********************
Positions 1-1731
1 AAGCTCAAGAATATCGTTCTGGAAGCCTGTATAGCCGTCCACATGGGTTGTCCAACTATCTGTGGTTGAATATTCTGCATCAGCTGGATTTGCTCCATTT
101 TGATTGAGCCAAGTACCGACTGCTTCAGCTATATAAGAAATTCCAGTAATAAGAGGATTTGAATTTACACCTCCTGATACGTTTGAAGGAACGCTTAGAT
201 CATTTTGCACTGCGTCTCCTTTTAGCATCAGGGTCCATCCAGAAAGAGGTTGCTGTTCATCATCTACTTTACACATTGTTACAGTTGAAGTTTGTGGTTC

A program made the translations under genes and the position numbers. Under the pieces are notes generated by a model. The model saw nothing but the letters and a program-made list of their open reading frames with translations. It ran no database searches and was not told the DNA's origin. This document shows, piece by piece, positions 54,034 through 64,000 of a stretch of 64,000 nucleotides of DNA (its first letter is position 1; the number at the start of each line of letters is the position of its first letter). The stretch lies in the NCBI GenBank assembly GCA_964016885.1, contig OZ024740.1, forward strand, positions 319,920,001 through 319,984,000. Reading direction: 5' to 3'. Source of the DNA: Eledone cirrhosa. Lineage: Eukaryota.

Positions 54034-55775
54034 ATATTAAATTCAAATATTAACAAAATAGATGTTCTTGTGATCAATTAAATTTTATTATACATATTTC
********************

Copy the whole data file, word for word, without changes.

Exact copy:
Positions 1-1731
1 AAGCTCAAGAATATCGTTCTGGAAGCCTGTATAGCCGTCCACATGGGTTGTCCAACTATCTGTGGTTGAATATTCTGCATCAGCTGGATTTGCTCCATTT
101 TGATTGAGCCAAGTACCGACTGCTTCAGCTATATAAGAAATTCCAGTAATAAGAGGATTTGAATTTACACCTCCTGATACGTTTGAAGGAACGCTTAGAT
201 CATTTTGCACTGCGTCTCCTTTTAGCATCAGGGTCCATCCAGAAAGAGGTTGCTGTTCATCATCTACTTTACACATTGTTACAGTTGAAGTTTGTGGTTC

A program made the translations under genes and the position numbers. Under the pieces are notes generated by a model. The model saw nothing but the letters and a program-made list of their open reading frames with translations. It ran no database searches and was not told the DNA's origin. This document shows, piece by piece, positions 54,034 through 64,000 of a stretch of 64,000 nucleotides of DNA (its first letter is position 1; the number at the start of each line of letters is the position of its first letter). The stretch lies in the NCBI GenBank assembly GCA_964016885.1, contig OZ024740.1, forward strand, positions 319,920,001 through 319,984,000. Reading direction: 5' to 3'. Source of the DNA: Eledone cirrhosa. Lineage: Eukaryota.

Positions 54034-55775
54034 ATATTAAATTCAAATATTAACAAAATAGATGTTCTTGTGATCAATTAAATTTTATTATACATATTTC